A year ago today I was probably driving to work having woken up at 5ish and after a quick dash to the gym. I had a 8-10 hour day ahead of me filled with challenging problems, lots of meetings (with wonderful people of course, but meetings nonethelss), and lots of deadlines.
Here my day begins with a walk to spanish class. The "commute" is a 45 minute walk, mostly along the coast, with views like this:
I have been attending Spanish classes in a language institute connected with one of the local private universities.
Classes are two hours daily, 5 days a week and are forcing me to apply a bit more discipline to my language study. Since there is a reasonably large English speaking community in Lima and since the embassy community is pretty large and socially active, it would be quite easy to be lazy and never fully take advantage of the opportunity to become fluent. Tourist level Spanish is sufficient to get by here - but would really limit the Peruvian experience. My goal is to be fluent, but I find I need the structure of classes and the pressure of tests and book reports to really apply myself. So I go to school every day. I was very fortunate in my last month in having a real diversity of students in my class.
Our 8 student class included 5 spouses of the diplomatic community representing China, Taiwan, France, Indonesia and, of course, me from the US community. Our common language is Spanish so no opportunity to cheat and go to English to translate concepts. This has made for a fascinating international experience beyond what I expected.
So, after class ends around 11 I can either walk back along the coast or join some friends for lunch, shopping or a visit.
These gatherings could be referred to as "EFM Get Togethers" - In the wonderful lingo of State Department speak, I am an "EFM" or eligible family member. This is the term applied to spouses and children accompanying a diplomat and differentiates us from a whole other class of alphabet soup descriptions of live-in companions, gay partners, and so on. Anyway, the embassy spouses have become an incredibly supportive group and my closest friends. We take advantage of our unique position and wealth of free time by getting together for lunch, movies, pool visits, museum tours and so on.
Our group includes first-tour folks like me and women who have been in this life for decades. The stories of different countries are fascinating and helpful as we consider our next post. These are the folk who make it possible for diplomats to move from country to country and still come back to something that resembles "home" in so many far flung places. The group includes many who, like me, left behind professions to support and embrace this new life-style. Knowing that I am not alone in my life sacrifices is most helpful and I have enjoyed finding genuine friends across the equator. It will be most difficult to leave these great women behind when we move on in two years.
With lunch behind us some of us will likely have to head to the Embassy - The center of certain of our activities is the American Embassy. This is where we go to put in requests for repairs to our housing - a pretty frequent need since we are living in a brand new building in which we are the first "permanent" residents of our unit. The Embassy is home to the Health Unit, the CLO unit(for social event sign ups and such, see my last post about Swimming with the Sea Lions), the APO post office, and is across the street from my hair dresser. We also have a pretty good Commissary located on the Embassy grounds and hence the opportunity to buy Skippy Super Chunk peanut butter - a personal favorite - and other US food and cleaning products. We clearly can't find everything we would find back in Denver (and nor should we want to, we are after all in Peru), but there are certain things that we really enjoy having available. The CLO office also regularly provides "brown bags" (so I guess I am back to attending meetings after all.....)such as our most recent one on taxation in our very different life situation.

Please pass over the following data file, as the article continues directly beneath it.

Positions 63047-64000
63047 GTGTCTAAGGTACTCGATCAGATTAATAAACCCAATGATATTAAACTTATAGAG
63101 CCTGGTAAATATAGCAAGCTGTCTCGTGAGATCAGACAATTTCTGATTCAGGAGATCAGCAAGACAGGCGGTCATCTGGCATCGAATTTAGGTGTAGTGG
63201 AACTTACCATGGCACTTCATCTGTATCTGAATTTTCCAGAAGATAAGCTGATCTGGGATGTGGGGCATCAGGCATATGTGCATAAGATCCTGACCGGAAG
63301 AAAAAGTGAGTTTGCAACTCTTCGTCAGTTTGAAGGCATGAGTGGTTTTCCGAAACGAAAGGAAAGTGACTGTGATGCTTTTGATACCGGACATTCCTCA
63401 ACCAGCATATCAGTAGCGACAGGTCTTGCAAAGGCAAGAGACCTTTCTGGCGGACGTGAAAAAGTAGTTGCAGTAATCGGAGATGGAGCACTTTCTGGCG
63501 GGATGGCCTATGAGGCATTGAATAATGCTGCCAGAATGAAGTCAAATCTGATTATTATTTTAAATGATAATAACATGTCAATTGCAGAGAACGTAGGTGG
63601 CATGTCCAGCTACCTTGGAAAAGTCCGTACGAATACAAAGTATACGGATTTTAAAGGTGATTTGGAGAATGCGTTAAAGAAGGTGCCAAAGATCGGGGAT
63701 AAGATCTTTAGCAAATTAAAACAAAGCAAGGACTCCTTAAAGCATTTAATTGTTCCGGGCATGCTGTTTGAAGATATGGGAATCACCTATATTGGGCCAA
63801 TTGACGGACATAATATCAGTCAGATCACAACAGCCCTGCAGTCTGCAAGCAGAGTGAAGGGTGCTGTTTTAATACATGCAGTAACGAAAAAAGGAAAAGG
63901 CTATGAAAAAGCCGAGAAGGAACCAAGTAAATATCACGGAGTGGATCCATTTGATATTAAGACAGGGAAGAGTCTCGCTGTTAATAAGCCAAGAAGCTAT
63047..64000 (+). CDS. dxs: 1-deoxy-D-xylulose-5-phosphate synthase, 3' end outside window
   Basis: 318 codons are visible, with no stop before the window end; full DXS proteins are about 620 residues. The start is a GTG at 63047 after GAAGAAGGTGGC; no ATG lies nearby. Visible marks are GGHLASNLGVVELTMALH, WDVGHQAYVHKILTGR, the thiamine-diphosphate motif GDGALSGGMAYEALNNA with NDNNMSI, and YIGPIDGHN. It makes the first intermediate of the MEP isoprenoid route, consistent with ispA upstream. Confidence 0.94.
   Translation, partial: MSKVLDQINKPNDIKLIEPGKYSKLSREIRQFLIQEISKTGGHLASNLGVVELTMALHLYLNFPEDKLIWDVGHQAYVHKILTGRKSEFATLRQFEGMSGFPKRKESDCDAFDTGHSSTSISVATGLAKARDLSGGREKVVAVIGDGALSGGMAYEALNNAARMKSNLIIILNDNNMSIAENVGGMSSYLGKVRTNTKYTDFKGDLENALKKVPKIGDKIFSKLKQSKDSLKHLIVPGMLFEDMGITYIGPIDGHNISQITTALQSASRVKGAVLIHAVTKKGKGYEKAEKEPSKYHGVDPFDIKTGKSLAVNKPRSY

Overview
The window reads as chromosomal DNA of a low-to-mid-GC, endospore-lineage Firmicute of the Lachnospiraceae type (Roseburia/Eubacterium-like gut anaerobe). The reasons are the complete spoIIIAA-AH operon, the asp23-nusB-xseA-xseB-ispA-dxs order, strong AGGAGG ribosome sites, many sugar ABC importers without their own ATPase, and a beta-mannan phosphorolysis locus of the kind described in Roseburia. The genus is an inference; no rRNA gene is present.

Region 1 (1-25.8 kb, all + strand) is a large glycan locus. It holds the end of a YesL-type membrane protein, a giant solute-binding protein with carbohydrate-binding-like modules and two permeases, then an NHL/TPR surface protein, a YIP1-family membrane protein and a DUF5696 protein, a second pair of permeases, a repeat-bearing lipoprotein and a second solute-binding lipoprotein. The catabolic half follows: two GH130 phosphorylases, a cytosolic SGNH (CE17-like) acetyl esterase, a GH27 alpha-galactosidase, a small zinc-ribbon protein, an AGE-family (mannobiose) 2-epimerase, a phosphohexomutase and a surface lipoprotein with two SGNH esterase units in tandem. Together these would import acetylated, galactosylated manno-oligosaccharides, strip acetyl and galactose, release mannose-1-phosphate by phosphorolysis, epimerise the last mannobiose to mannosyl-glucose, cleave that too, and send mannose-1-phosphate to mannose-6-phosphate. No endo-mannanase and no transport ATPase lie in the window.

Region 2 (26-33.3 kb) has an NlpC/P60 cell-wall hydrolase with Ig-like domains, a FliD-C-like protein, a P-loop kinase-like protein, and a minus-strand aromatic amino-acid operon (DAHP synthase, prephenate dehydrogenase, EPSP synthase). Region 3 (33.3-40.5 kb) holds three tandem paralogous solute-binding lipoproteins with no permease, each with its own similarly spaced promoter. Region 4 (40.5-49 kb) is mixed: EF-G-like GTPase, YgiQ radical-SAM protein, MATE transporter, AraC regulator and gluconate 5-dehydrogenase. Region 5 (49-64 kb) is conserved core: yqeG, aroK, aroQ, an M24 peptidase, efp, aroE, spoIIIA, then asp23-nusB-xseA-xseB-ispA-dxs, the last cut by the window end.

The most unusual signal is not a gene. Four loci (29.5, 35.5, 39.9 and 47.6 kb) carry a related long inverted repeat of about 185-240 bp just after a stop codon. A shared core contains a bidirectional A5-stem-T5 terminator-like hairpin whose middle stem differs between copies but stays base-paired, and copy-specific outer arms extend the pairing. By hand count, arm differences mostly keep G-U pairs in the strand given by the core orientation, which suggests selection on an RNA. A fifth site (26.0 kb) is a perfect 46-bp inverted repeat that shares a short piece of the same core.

So, there are a number of draws to the Embassy. However, the Embassy is quite a distance from home and we have only one car that Richard usually has, so I spend quite a bit of time in taxis.... This is my daily adventure! While there are thousands of taxis, many operated by men who have been laid off of mid-level professional / administrative positions in the past years, we use only radio taxis from secure companies and hence have the opportunity to see the same drivers repeatedly. The drivers thus become good language practice partners. This is a good distraction since the driving and traffic here are harrowing at best. While I do drive to mundane locations like the grocery store or other nearby locales, Richard is now in the full swing of things. I haven't yet seen him turn left out of the right lane but when he does he will have his full Peru driver credentials.
So the day is wearing down and my lunch was probably substantial. Time to do something good for the body. As most of you know, Richard is a dedicated workout junkie, so having a gym has always been important. We found a gym very close to us at the Marriott (with a pretty terrific view of the Pacific Ocean and the Larcomar Shopping Center) and, with all the free time that I am supposed to have, I have started going on a pretty regular basis.
Time for dinner and a delightful dish prepared by our wonderful empleada, some TV time watching Puerto Rico based direct TV or International CNN and off to a new day tomorrow.